To be developed in conjunction with PV solar power plants with 300MW base-load capacity, the waste-to-hydrogen plant will initially convert up to one million tons of municipal solid waste per annum, which will be increased later on to up to four million tons
US-based H2-Industries has signed a memorandum of understanding (MOU) with Public Establishment For Industrial Estates – Madayan to build a $1.4bn waste-to-hydrogen plant in Oman.
The facility will be developed in conjunction with photovoltaic (PV) solar power plants with 300MW base-load capacity. It will be built on a coastal site, spanning an area of 200,000m2.
Initially, the waste-to-hydrogen plant will convert up to one million tons of municipal solid waste per annum procured from waste management operators and mined from existing landfills.
It will have the capacity to expand to handle up to four million tons of waste, said H2-Industries.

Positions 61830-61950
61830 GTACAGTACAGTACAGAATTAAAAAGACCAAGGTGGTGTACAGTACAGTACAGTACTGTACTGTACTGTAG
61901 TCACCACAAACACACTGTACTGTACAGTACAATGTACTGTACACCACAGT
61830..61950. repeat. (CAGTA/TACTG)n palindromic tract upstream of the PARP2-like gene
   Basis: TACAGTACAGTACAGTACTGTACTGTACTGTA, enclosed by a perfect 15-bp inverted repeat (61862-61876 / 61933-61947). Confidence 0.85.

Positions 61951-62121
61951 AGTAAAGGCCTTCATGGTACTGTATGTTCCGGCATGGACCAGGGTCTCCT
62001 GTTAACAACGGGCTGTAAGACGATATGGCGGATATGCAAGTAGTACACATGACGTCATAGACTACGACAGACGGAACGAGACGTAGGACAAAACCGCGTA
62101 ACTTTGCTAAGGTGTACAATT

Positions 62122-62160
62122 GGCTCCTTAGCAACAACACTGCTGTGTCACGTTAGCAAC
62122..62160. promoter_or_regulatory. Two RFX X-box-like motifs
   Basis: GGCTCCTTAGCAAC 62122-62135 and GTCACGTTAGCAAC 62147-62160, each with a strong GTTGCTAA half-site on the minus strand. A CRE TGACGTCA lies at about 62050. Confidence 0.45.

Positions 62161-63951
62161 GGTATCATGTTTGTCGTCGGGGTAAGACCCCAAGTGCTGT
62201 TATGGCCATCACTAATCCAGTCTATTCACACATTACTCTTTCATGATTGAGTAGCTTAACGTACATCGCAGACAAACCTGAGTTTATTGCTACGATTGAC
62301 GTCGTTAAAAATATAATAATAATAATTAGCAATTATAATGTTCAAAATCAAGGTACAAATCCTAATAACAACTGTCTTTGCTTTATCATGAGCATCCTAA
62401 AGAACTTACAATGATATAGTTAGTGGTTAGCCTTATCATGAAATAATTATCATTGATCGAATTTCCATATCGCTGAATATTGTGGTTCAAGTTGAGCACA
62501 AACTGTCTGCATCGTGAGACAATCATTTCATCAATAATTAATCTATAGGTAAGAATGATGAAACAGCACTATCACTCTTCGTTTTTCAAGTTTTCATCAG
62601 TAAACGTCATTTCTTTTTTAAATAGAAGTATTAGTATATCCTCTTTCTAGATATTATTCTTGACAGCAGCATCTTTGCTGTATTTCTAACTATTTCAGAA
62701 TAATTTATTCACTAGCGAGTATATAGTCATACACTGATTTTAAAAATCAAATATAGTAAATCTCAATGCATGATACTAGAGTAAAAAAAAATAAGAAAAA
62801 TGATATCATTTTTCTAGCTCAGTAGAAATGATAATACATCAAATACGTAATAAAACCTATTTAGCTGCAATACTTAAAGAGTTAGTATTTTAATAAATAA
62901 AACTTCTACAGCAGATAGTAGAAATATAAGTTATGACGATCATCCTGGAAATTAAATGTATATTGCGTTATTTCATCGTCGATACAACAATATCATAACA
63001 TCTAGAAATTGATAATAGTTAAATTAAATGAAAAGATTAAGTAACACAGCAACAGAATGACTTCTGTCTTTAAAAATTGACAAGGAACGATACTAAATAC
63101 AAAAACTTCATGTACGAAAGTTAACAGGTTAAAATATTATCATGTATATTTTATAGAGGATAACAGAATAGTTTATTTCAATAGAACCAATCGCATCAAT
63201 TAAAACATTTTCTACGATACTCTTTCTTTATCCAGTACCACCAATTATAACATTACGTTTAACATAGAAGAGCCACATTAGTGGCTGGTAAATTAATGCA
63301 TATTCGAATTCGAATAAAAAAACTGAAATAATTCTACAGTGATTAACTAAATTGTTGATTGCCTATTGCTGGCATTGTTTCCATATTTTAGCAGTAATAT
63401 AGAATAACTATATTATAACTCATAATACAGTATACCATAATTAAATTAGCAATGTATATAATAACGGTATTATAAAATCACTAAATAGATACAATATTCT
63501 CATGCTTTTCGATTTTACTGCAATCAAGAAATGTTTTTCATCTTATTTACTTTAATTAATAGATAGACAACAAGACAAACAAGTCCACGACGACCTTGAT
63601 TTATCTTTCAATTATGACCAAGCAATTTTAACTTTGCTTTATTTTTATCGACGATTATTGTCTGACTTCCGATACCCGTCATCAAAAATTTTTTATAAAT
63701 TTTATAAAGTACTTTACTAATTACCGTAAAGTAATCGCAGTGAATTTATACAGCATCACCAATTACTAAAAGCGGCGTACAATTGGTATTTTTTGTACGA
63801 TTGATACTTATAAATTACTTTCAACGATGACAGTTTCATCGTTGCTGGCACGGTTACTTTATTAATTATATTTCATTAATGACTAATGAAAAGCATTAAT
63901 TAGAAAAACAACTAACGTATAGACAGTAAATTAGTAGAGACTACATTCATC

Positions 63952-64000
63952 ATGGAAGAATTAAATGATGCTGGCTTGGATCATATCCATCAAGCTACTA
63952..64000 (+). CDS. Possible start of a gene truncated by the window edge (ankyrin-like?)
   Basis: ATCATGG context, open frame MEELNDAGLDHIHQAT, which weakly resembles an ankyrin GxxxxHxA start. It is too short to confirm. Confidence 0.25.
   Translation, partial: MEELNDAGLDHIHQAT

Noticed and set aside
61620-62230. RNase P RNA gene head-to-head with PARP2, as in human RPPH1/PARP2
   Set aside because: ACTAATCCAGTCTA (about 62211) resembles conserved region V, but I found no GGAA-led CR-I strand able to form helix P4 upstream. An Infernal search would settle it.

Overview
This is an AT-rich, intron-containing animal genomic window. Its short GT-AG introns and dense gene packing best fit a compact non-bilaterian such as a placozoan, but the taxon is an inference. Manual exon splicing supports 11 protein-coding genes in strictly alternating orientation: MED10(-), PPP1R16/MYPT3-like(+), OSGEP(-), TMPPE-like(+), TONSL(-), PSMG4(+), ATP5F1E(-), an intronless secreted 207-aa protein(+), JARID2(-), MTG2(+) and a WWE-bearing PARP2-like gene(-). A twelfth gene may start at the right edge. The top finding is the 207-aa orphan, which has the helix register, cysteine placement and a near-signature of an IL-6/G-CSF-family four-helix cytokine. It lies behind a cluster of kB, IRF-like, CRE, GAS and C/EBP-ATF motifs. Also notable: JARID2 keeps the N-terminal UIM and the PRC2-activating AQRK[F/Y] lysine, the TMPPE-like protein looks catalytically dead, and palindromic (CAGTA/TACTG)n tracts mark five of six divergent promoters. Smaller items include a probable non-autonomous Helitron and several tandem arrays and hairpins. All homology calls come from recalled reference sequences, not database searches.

In addition to the PV solar installation, the project includes 70MW of electrical storage.
H2-Industries executive chairman Michael Stusch said: “This is an exciting opportunity and one that will take the tons of waste that collects in Oman and turn it into green hydrogen.
“The $1.4 billion investment into Oman will make a substantial contribution to the country’s waste management strategy and demonstrates how fighting climate change and enhancing environmental protection can go hand in hand and benefit all stakeholders.”
H2-Industries estimates the annual production of hydrogen and CO₂ produced from the waste has an export value of more than $268m. The company expects the facility to produce 67,000 tons of green hydrogen along with one million tons of CO₂.
The company’s proprietary technology is designed to convert organic waste such as sewage sludge, plastic, and existing landfill waste into green hydrogen and pure CO₂ by using a thermos-chemical process.
H2-Industries claimed that its process doesn’t involve the use of external electricity or burning waste, which makes it fully free from emissions.
Earlier this year, the company obtained preliminary approval from Egypt’s Suez Canal Economic Zone to build a $3bn waste-to-hydrogen plant in Port Said.